Game of Checkers, Part 2: a tiny drama in CK2's Game of Thrones mod


Last year I played a multi-generational game of grand strategy Crusader Kings 2 using the A Game of Thrones mod, which transforms the historical medieval setting of CK2 into the continent of Westeros from George R.R. Martin's A Song of Ice and Fire novels (and the HBO series). My goal was to play as the most minor of lords and experience the conflict and drama of Westeros from the ground floor. Game of Checkers will run on Sundays for the next ten weeks.


While Ninedrick has thankfully produced two heirs, Neddrick and Nerdrick, the rest of Westeros has been busy as well. King Robert and Queen Cersi have now had seventeen children, though most were stillborn and none are named Joffrey—this alt-version of Westeros has been spared his shenanigans. And, while the Starks have had their son, Brandon, their youngest daughter is named Shyra. There's no Arya or Sansa in this universe.

Speaking of kids, I receive a note from Lord Eldon of Littlesister. It takes me a moment to remember who he is, but then it comes to me: during one of the island wars, I sieged his castles and threw him (then just a child) into my dungeon. He’s now a teenager and he’s all “Uh, hello? This dungeon sort of sucks. Can I leave, please?” I can’t think of a reason to keep him imprisoned, so I ransom him back to his island, making a nice pile of gold, and he goes back home having only lost some money and his entire childhood.

As for my own son, I begin looking around for a future bride for young Nedd. But who to promise him to? I look, of course, to Daenerys Stormborn, but her guardian doesn't like me and won’t consider marrying his young princess into such a shabby, pointless house. After more searching, I eventually settle on Lyra Stark. She’s Ned Stark’s niece and Lord Andar’s sister. That sounds perfect. Neddrick will get a bunch of prestige by marrying into the Stark family and becoming the relative of a Lord Paramount.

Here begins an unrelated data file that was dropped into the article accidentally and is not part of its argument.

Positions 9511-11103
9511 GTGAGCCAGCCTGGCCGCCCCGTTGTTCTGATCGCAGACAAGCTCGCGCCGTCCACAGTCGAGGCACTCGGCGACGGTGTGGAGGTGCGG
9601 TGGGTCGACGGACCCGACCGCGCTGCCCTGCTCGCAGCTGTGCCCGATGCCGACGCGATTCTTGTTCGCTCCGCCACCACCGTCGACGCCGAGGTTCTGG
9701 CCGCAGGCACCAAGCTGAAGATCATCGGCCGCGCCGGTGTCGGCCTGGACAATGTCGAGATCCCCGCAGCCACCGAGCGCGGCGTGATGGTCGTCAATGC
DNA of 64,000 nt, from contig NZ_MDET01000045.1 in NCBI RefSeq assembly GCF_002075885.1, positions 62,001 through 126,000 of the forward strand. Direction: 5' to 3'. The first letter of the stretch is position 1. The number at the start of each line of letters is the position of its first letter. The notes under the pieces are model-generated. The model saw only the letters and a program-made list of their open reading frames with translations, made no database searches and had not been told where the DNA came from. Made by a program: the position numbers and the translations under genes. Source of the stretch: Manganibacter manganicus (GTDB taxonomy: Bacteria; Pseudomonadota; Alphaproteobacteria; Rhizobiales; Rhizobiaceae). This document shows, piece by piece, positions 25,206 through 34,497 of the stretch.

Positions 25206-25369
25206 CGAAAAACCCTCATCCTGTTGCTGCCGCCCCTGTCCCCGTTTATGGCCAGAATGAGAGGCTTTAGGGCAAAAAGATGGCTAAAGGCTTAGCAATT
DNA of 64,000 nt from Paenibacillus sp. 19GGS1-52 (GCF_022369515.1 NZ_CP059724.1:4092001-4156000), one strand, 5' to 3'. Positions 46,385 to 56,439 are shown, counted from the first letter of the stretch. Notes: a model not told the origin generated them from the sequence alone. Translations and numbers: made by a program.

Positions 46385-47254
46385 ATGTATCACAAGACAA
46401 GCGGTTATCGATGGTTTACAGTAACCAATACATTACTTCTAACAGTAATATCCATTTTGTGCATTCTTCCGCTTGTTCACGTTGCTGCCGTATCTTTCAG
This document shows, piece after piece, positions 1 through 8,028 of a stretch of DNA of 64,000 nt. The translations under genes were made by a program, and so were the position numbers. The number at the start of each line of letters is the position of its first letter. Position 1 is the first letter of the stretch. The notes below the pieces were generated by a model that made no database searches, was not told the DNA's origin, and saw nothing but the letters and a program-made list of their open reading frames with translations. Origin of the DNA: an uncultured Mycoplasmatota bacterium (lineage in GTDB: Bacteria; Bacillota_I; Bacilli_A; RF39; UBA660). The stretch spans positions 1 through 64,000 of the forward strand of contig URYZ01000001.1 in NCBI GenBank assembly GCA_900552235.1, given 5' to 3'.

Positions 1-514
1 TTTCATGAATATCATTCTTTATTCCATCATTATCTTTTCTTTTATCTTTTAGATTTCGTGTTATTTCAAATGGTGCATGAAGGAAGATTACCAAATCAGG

In terms of my own affairs, I start having some. Extra-marital affairs! My Master of Laws, a woman named Roelle, has expressed interest. Roelle seems to get less out of it than Ninedrick does: they have a single sexual encounter and she dies literally the very next day. Everyone’s a critic. I immediately start banging another woman in my court named Leyla.

While I’m shopping for a new Master of Laws, I decide to beef up my counsel in general. None of them of done anything of value thus far and I’m getting tired of it. I spot a guy named Lothar the Lame who has a high Intrigue score, miles better than anyone on my council and, in fact, the third highest in the game, just two points below Littlefinger himself. I invite him to court and hire him. If you've read the books, you’ll know Lothar is not a terribly nice man. But, hey, at least he’s on my side now.

My meddling done, I keep myself busy by having a grand hunt, though I am terrible at hunting. After a boar scares me, I adopt the trait “Craven.” A pudgy craven adulterer. Songs will be sung about me.

In other realm news, Robert Baratheon imprisons Tywin Lannister (his father-in-law), then executes him. Meanwhile, Lord Stannis Baratheon of Dragonstone dies from “a severe maiming.” No other details are given, but I assume it was from some war I wasn't paying attention to. With no Joffrey, Sansa, or Arya, and with Stannis and Tywin dead, you can see how in just a few short years the random events of the modded game have departed from the fiction.

Things continue to spiral downward in King's Landing as King Robert has Cersei put to death. Shortly thereafter, King Robert dies in a suspicious accident. Then a new faction is formed, called Princess Daenerys for the Iron Throne. Hmm. I suspect this may all amount to a bit of trouble.

Who cares about all that faraway political crap, though? There's some real excitement happening in Wycliffe.


I'm a gardener!

Christopher Livingston
Senior Editor

Chris started playing PC games in the 1980s, started writing about them in the early 2000s, and (finally) started getting paid to write about them in the late 2000s. Following a few years as a regular freelancer, PC Gamer hired him in 2014, probably so he'd stop emailing them asking for more work. Chris has a love-hate relationship with survival games and an unhealthy fascination with the inner lives of NPCs. He's also a fan of offbeat simulation games, mods, and ignoring storylines in RPGs so he can make up his own.